There is still a possibility that final tallies, which will be published in March, will show a slight increase to above 20,000, the ministry said.
The ministry’s figures show that 2019 marked a 10th consecutive year-on-year decrease in the number of suicides, down 881 people — or 4.2 percent — from a year earlier.
Nonaka cited economic recovery and concerted efforts led by the government to rein in the number of suicides as possible reasons behind the recent decline, although the official said singling out specific factors is difficult.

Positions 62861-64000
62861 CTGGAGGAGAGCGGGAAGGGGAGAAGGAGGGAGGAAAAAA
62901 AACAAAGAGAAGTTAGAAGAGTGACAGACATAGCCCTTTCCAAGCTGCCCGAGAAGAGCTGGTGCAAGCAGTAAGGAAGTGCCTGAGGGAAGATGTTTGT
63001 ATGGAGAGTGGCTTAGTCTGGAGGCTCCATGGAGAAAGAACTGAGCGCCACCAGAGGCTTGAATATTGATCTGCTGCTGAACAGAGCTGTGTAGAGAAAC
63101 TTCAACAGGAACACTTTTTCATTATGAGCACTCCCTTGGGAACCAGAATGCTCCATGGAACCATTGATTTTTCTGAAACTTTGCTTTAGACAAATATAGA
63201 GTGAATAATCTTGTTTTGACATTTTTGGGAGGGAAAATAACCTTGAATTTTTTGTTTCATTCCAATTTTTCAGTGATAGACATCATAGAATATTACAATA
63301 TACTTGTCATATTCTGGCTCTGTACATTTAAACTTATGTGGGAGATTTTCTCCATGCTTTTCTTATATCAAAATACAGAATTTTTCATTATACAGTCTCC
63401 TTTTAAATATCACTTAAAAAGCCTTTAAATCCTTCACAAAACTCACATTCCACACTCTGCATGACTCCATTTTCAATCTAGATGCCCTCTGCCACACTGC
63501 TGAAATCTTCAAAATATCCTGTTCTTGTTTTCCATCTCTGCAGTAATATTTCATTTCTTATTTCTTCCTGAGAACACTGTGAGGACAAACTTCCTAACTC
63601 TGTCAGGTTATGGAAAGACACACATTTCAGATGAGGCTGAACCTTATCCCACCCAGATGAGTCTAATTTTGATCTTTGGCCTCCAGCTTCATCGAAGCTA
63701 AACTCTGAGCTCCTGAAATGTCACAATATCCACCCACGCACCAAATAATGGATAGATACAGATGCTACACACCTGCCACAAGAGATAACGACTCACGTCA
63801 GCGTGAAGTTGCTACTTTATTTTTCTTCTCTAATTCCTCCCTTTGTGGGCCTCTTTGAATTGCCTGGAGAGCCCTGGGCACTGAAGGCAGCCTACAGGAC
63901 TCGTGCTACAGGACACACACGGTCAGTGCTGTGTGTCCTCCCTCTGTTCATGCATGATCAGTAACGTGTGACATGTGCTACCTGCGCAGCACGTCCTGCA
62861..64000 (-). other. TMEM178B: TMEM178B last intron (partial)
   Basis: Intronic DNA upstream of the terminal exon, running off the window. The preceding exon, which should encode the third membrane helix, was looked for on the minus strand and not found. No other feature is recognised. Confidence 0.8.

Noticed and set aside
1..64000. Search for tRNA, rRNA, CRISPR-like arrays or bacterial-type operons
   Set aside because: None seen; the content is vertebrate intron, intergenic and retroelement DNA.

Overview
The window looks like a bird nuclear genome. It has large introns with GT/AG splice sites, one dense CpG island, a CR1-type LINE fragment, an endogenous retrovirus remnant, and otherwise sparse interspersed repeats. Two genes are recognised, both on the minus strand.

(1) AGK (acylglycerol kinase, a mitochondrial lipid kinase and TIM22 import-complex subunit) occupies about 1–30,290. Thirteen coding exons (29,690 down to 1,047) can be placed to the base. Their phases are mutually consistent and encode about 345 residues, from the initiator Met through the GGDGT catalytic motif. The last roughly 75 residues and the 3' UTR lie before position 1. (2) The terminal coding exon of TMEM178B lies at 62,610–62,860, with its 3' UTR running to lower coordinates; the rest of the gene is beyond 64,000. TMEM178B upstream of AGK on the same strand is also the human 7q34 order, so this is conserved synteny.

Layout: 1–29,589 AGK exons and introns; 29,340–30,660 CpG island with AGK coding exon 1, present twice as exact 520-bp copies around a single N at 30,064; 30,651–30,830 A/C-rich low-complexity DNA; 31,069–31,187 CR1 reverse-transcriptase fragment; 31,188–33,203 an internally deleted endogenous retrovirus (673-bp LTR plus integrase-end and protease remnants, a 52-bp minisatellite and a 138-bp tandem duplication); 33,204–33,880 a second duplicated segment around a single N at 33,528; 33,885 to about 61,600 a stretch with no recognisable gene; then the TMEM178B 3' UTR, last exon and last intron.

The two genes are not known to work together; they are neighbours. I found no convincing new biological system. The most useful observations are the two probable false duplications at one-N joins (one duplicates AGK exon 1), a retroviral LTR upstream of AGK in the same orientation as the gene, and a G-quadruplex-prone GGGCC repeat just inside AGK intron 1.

Yasuyuki Shimizu, who runs Lifelink, a Tokyo-based nonprofit organization aimed at preventing suicides, said the 2006 enactment of a landmark anti-suicide law triggered the overall trend of declines.
“Municipalities should do more to help their residents live their lives, and the government should support such policies more robustly,” he said.
Japan may have witnessed a general decline in the number of suicides, but there is one demographic that has proven to be an outlier: youth.
“Preventing suicides of the young is an issue of utmost urgency,” he said. »